Watt W. Webb
Watt W. Webb's history, present and future is one that reflects the pioneering and tenacious spirit of the world's most gung-ho physicists. Growing up in Missouri in the Great Depression and stymied by a lung disease called empyema, Watt didn't begin school until he was 9 years old. He attended the famous Mission School in New Mexico, and spent his summers wrangling horses. In 1938, he "escaped" from the Southwest to rejoin his family on the Connecticut shore only to have a hurricane destroy their home shortly thereafter. When they finally returned to Missouri, he worked in his family's post-Depression bank, "learning some business along the way," he says.
Watt W. Webb
Intrigued by sailing, Webb yearned for a career in naval engineering when he enrolled in MIT for his undergraduate studies at age 15. But after seeing "hundreds of ship design blueprints," he recounts, he switched to a major in engineering administration, and raced MIT sailboats on the Charles River and then taught summer sailing in a girls' camp. In the end, Webb thinks he made the right choices. "My experiences led me to pursue broad explorations," he says.
Indeed, Webb's career is a web of extensive research opportunities in many seemingly disconnected areas, from metallurgy and superconductivity to neuroscience and biological tissue florescence and laser optics. Ultimately, laser applications tie Webb's diversity of innovations together. He has, after all, pioneered via lasers, and has earned the credentials to show for it.
At 82, Webb is the Samuel B. Eckert Professor in Engineering and a Professor of Applied Physics at Cornell University. He is the recipient of the Rank Prize in Opto-electronics, the Biological Physics Prize of the APS, and, most recently, the Alexander Hollaender Award in Biophysics of the National Academy of Sciences. He is also a Fellow of the APS, the Biophysical Society, and the AAAS, and Founding Fellow of the American Institute of Biological and Medical Engineers. And he holds elected memberships in the National Academy of Engineering, the National Academy of Science, and the American Academy of Arts and Science.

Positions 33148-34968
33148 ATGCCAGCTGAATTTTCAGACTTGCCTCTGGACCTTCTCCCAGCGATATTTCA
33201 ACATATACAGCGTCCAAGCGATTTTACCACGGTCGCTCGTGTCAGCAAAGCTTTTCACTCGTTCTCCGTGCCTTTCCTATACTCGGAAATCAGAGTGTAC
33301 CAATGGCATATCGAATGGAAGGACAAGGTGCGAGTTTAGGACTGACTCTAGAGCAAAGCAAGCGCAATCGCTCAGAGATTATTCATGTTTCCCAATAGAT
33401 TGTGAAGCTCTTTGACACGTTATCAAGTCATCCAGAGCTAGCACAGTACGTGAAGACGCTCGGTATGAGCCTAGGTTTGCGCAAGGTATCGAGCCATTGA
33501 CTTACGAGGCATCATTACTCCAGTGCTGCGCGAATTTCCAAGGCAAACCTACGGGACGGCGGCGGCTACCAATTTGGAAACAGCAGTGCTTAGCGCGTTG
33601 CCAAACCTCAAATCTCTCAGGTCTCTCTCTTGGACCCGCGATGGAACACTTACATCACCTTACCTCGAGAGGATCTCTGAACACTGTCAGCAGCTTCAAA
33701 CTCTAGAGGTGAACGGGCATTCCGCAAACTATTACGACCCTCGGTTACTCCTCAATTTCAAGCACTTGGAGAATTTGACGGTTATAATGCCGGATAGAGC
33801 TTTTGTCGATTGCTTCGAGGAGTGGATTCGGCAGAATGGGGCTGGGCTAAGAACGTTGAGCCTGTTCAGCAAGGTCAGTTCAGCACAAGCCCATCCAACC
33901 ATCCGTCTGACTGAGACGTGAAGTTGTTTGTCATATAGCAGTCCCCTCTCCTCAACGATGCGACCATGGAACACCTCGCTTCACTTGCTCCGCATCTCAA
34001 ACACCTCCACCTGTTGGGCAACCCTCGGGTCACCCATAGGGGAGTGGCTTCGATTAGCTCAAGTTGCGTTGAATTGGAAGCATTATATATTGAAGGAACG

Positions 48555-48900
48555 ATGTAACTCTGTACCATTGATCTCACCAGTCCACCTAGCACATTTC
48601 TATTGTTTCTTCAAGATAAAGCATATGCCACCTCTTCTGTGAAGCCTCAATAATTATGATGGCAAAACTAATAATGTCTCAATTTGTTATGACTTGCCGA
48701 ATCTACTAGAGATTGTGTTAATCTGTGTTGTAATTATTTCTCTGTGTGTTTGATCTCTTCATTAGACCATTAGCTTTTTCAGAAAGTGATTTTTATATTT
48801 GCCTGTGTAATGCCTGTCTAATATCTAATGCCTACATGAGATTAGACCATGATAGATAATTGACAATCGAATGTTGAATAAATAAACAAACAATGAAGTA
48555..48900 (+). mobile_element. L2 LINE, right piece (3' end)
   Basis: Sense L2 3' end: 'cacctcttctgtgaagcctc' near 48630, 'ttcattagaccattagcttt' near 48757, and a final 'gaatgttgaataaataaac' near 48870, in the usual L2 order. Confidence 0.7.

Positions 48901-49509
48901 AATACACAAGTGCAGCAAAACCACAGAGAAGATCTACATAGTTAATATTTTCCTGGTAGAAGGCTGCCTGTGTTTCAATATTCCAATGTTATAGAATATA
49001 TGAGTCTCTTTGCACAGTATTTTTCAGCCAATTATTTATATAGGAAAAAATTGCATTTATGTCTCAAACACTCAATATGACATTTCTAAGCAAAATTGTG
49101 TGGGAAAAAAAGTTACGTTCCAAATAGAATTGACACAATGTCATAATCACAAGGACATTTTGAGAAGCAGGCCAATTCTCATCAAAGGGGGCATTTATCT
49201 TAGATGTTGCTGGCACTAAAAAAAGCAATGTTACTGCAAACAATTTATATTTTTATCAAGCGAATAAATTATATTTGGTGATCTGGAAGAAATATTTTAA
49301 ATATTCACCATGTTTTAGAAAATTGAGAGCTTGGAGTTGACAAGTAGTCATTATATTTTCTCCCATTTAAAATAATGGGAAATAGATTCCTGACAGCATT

His rapture with lasers came early in his career at Cornell. After MIT, Webb engaged in metallurgical research, where his targets were very hot liquids: "Measuring the temperature of plasmas in the same way as measuring the temperature of a star," he remembers, led him back to grad school at MIT to learn chemical physics. After his doctorate, Webb returned to the industrial arena as an employee of Union Carbide Research Laboratories, eventually advancing to the role of Assistant Director of Research. In 1961, he was recruited by Cornell's School of Applied Physics to teach dislocation theory of crystal defects, focusing on the realm of "solving seemingly impossible problems," which led him to lasers. "The minute someone says something is impossible," he claims, is when he jumps into action.
Among Webb's laser-based research discoveries are a number of non-invasive biological tissue imaging tools utilizing laser excitation of the natural florescence of molecules and cells. He and his colleagues invented Fluorescence Correlation Spectroscopy to observe the dynamics of proteins in DNA, revealing partition of the double helix, using an argon laser. Later, he and his group invented Multiphoton Microscopy for laser excited detection and imaging of serotonin in the brain. Recently, Webb and his team utilized lasers to invent a method now being developed into an efficient DNA sequencing system at Pacific Biosciences, Inc.
Today, his major project centers on applying his 1990 invention of multi-photon laser scanning microscopy to enable surgeons to "image living tissue harmlessly and diagnose its structures and malignancies," he explains. Webb is partnering with other medical researchers to develop laser illuminated imaging systems that involve installing optical lenses in <5mm diameter endoscopes, or using 1mm diameter Gradient Refractive Index needle (GRIN lens) probes to serve as miniature endoscopes for real-time reconnaissance of tissues deep in organs such as the lungs. These Medical Multiphoton Microscopic Endoscopes employ lenses inside to detect and identify the florescence and resonant harmonic emissions by tissues, thus allowing scientists to compare healthy and cancer cells by the wavelengths in images created by the light they emit. Although this is still in the prototype development phase, Webb reports that many diverse medical and veterinary applications here are already succeeding. This is no surprise - after all, at some point, someone probably told him it was impossible.